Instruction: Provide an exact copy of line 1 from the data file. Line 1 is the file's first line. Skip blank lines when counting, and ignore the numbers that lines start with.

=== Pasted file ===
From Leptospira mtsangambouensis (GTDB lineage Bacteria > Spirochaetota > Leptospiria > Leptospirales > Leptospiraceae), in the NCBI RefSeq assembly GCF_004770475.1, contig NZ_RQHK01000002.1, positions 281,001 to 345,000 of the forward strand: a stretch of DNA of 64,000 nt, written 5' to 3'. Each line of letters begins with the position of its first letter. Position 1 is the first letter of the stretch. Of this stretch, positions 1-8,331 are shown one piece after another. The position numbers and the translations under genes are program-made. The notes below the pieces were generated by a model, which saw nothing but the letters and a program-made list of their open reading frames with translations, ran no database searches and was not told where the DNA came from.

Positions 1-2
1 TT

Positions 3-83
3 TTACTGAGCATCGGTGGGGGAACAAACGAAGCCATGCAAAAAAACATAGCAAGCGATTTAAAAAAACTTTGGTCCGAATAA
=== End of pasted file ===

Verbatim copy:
From Leptospira mtsangambouensis (GTDB lineage Bacteria > Spirochaetota > Leptospiria > Leptospirales > Leptospiraceae), in the NCBI RefSeq assembly GCF_004770475.1, contig NZ_RQHK01000002.1, positions 281,001 to 345,000 of the forward strand: a stretch of DNA of 64,000 nt, written 5' to 3'. Each line of letters begins with the position of its first letter. Position 1 is the first letter of the stretch. Of this stretch, positions 1-8,331 are shown one piece after another. The position numbers and the translations under genes are program-made. The notes below the pieces were generated by a model, which saw nothing but the letters and a program-made list of their open reading frames with translations, ran no database searches and was not told where the DNA came from.